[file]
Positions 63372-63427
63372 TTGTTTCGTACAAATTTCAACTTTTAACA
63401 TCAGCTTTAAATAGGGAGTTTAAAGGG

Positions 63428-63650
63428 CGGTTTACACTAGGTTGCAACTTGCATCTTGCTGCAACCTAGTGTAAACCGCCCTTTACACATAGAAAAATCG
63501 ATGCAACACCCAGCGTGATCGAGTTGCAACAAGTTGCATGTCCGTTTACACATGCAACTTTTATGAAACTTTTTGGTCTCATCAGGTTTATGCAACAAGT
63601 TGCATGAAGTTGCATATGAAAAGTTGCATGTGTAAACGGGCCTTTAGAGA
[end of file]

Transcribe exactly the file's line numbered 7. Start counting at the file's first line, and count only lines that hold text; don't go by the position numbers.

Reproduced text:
63601 TGCATGAAGTTGCATATGAAAAGTTGCATGTGTAAACGGGCCTTTAGAGA